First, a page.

The Health Minister of Kerala, K.K. Shylaja, just inaugurated two depression clinics in the state, named Sarathy and Prashanti. The Hindu reports that the clinics are intended to deal with depression in women and children.
The focus of these two clinics seems to be women in particular. Reportage around them focuses on how the clinics will tackle antenatal and postnatal depression, and depression during menopause. The Prashanti clinic will operate out of the Gynaecology and Obstetrics department at SAT Hospital in the Government Medical College, while Sarathy will run from community health centres run by the Government Medical College hospital. It’s wonderful that a government is taking depression, particularly in women, so seriously, and that it’s making active headway in tackling an issue that’s both urgent and badly misunderstood.
While opening the two existing clinics, K.K. Shylaja also said that depression clinics would soon be opened at 170 primary health centres across the state, and The Hindu reports that all government hospitals in Kerala will soon have depression clinics.
Earlier this month, Prime Minister Narendra Modi talked poetically about depression in his Mann ki Baat radio program, saying rhyming things like “Suppression of depression is not good. Expression is always good.” He also encouraged people to talk about depression, and said that in India we’re lucky to have joint families because that means someone will notice your depression. While talking about depression is of course important, the Kerala government’s move to open clinics focused on tackling depression feels like a useful and path-breaking move. The Mental Healthcare Bill (2017) directs states to open mental healthcare programs and grants all people access to treatment from healthcare institutions that are run or funded by the government, but this is the first concrete step we’ve seen in that vein.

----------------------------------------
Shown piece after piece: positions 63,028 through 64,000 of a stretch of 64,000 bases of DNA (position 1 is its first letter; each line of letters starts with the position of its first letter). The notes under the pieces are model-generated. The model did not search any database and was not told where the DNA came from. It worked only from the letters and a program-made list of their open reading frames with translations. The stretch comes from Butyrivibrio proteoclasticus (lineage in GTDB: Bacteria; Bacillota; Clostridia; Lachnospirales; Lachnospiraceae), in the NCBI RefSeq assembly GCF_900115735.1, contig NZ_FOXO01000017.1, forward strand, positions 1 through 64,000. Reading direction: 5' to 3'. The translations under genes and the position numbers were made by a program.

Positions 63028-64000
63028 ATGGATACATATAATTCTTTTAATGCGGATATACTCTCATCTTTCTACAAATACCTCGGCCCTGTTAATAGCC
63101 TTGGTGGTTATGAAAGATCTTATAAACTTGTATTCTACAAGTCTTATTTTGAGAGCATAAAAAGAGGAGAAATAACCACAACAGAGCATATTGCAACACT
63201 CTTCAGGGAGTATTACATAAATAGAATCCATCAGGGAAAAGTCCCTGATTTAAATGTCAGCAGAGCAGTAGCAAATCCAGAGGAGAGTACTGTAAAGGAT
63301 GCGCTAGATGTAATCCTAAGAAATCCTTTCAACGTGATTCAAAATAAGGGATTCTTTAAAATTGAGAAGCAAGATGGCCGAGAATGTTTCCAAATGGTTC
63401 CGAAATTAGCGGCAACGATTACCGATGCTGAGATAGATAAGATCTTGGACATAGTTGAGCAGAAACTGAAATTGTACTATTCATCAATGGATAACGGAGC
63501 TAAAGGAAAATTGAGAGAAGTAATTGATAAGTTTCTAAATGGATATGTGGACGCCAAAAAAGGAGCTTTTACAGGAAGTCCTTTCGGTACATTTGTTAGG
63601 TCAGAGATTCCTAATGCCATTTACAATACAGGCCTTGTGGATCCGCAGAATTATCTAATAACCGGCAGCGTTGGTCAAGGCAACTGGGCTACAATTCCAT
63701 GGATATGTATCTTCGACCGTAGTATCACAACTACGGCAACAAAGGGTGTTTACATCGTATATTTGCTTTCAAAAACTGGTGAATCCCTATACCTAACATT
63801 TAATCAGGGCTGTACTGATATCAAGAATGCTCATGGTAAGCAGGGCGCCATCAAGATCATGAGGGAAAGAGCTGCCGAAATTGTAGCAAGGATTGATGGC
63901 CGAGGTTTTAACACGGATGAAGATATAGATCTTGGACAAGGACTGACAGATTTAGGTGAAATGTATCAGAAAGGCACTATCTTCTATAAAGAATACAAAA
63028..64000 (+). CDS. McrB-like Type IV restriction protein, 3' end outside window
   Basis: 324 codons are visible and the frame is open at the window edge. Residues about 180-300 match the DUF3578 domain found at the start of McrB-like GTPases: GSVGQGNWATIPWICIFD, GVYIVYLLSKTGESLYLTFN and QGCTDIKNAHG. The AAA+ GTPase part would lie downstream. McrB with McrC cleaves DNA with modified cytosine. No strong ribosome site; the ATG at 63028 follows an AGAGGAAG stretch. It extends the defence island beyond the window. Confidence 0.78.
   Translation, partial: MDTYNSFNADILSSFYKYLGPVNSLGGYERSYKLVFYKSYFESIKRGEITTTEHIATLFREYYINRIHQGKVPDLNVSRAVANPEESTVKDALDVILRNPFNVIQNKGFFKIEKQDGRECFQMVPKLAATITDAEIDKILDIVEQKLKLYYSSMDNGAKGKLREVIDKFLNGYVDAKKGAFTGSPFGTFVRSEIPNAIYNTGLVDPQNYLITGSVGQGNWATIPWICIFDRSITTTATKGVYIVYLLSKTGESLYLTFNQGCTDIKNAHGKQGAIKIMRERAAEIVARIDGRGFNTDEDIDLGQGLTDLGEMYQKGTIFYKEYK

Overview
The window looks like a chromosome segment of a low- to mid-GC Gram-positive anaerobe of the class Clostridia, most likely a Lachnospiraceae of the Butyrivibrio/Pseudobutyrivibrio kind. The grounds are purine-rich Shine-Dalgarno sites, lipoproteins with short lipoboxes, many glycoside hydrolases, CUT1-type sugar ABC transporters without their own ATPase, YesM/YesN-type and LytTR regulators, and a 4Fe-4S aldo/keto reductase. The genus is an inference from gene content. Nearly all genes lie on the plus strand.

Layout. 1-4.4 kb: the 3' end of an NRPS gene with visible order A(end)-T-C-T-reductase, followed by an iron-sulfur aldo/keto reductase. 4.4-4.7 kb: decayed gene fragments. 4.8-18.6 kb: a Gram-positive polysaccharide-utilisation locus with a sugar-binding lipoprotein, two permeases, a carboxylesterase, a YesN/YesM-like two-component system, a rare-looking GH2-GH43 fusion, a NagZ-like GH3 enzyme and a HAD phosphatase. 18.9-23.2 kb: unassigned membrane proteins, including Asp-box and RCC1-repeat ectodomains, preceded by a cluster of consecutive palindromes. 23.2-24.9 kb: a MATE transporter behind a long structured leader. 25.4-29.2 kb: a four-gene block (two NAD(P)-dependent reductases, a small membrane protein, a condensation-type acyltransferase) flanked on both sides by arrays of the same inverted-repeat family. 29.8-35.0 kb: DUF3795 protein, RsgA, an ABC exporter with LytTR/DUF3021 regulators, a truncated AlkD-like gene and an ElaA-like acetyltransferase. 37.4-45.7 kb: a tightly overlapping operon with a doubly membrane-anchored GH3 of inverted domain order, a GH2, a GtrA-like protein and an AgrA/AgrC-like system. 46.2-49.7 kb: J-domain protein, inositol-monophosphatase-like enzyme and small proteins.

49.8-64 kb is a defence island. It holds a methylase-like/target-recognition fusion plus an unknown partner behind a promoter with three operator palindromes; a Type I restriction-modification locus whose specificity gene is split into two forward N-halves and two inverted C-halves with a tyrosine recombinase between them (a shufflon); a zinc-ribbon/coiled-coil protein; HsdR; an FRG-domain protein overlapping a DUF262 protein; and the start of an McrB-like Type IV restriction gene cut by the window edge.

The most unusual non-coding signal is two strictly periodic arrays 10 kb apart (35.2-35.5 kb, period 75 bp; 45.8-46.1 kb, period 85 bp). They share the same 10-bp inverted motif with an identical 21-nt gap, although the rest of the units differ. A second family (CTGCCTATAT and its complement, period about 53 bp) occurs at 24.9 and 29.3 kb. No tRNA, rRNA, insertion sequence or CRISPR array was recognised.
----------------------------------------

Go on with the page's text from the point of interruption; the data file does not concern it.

On an aside, there was just one issue on The Hindu‘s reportage on the Kerala clinics. The last line of this report on the two clinics being inaugurated reads thus: “It is important to treat depression in women since it affects the next generation too.” Heyo, sorry, actually it is important to treat depression in women since it affects women themselves. Our concern for women shouldn’t be based on their links to other people or other generations, but on our care and value for women as beings themselves.